of activities that contribute to the field of CER and define key workforce components and related training requirements. CER will draw its workforce from a variety of backgrounds—clinical medicine, clinical epidemiology, biomedical informatics, biostatistics, and health policy—and settings, including academic units, university centers, contract research organizations, government, and industry. A key challenge will be developing programs to foster interdisciplinary and cross-sector approaches.

To provide an example of how different workforce elements might be best organized and engaged in a system focused on developing and applying clinical effectiveness information, Sean R. Tunis and colleagues present an overview of a program for health interventions assessment in Ontario, Canada. A direct link between decision makers and CER entities facilitates research timeliness and a clear focus on the information needs of decision makers. Ontario’s experience provides insights on how the United States might best expand CER capacity, offers a model for developing an integrated workforce that addresses important organizational and funding issues, and suggests some possible efficiencies to be gained through international cooperation.

COMPARATIVE EFFECTIVENESS WORKFORCE—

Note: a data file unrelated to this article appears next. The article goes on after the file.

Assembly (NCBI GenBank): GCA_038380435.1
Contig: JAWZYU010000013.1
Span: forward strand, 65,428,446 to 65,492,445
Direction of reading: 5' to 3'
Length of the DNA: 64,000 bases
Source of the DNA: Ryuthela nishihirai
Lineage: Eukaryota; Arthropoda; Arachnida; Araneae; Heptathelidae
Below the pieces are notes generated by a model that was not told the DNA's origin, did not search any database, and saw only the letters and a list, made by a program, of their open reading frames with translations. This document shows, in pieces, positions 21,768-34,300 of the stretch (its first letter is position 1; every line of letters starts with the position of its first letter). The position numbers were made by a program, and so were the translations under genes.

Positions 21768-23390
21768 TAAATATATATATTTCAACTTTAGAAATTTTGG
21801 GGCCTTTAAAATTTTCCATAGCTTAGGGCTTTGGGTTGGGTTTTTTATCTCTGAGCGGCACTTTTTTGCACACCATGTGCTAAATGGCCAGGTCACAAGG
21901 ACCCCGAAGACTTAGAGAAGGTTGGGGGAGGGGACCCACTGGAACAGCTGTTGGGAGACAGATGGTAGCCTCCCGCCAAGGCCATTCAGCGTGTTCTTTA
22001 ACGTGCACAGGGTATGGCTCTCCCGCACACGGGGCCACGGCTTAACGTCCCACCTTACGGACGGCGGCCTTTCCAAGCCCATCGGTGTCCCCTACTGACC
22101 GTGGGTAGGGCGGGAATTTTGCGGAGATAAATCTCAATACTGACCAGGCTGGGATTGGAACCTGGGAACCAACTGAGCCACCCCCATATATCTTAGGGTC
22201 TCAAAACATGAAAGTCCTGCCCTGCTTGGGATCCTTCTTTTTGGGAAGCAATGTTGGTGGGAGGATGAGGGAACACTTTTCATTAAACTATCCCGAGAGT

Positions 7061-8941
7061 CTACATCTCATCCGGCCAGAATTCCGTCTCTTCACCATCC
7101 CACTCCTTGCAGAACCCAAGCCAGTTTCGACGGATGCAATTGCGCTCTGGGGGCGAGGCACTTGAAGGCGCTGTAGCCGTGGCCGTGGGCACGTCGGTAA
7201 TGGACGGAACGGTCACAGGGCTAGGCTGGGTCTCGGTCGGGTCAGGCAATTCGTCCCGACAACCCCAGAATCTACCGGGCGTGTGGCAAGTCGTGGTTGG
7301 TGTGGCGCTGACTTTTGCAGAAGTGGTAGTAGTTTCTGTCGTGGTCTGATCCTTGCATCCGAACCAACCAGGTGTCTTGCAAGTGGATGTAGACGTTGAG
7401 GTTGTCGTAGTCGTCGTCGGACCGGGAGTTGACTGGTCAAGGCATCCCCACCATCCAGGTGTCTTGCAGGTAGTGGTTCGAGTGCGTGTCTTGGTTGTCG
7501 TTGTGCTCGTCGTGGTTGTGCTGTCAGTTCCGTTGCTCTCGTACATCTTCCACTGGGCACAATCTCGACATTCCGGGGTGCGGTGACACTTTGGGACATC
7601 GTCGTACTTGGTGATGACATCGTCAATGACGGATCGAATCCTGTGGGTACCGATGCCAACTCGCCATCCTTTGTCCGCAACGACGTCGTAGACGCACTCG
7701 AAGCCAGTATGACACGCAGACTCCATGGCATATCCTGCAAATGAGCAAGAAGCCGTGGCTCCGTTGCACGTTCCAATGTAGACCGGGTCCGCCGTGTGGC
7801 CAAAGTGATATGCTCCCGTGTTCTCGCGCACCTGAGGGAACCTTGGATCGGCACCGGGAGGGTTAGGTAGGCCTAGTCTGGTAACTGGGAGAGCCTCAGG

FRAMEWORK AND ASSESSMENT

William R. Hersh, M.D., Oregon Health and Science University;
Timothy S. Carey, M.D., M.P.H., University of North Carolina;
Thomas Ricketts, Ph.D., University of North Carolina; Mark Helfand,
M.D., M.P.H., Oregon Health and Science University; Nicole Floyd,
M.P.H., Oregon Health and Science University; Richard N. Shiffman,
M.D., M.C.I.S., Yale University; David H. Hickam, M.D., M.P.H.,
Oregon Health and Science University
2

Overview

There have been increasing calls for a better understanding of “what works” in health care (IOM, 2008), driven by a system that allows for learning and improvement based on such an understanding (IOM, 2007).

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2 We thank the following individuals who provided comments, critiques, and additions to early versions of this report: Mark Doescher, M.D., M.P.H., University of Washington; Erin Holve, Ph.D., AcademyHealth; Marian McDonagh, Pharm.D., Oregon Health & Science University; Lloyd Michener, M.D., Duke University; Cynthia Morris, Ph.D., Oregon Health & Science University; LeighAnne Olsen, Ph.D., Institute of Medicine; Robert Reynolds, Sc.D., Pfizer Corp.; Robert Schuff, M.S., Oregon Health & Science University; Carol Simon, Ph.D., The Lewin Group; Brian Strom, M.D., M.P.H., University of Pennsylvania; Jonathan Weiner, Dr.P.H., Johns Hopkins University.



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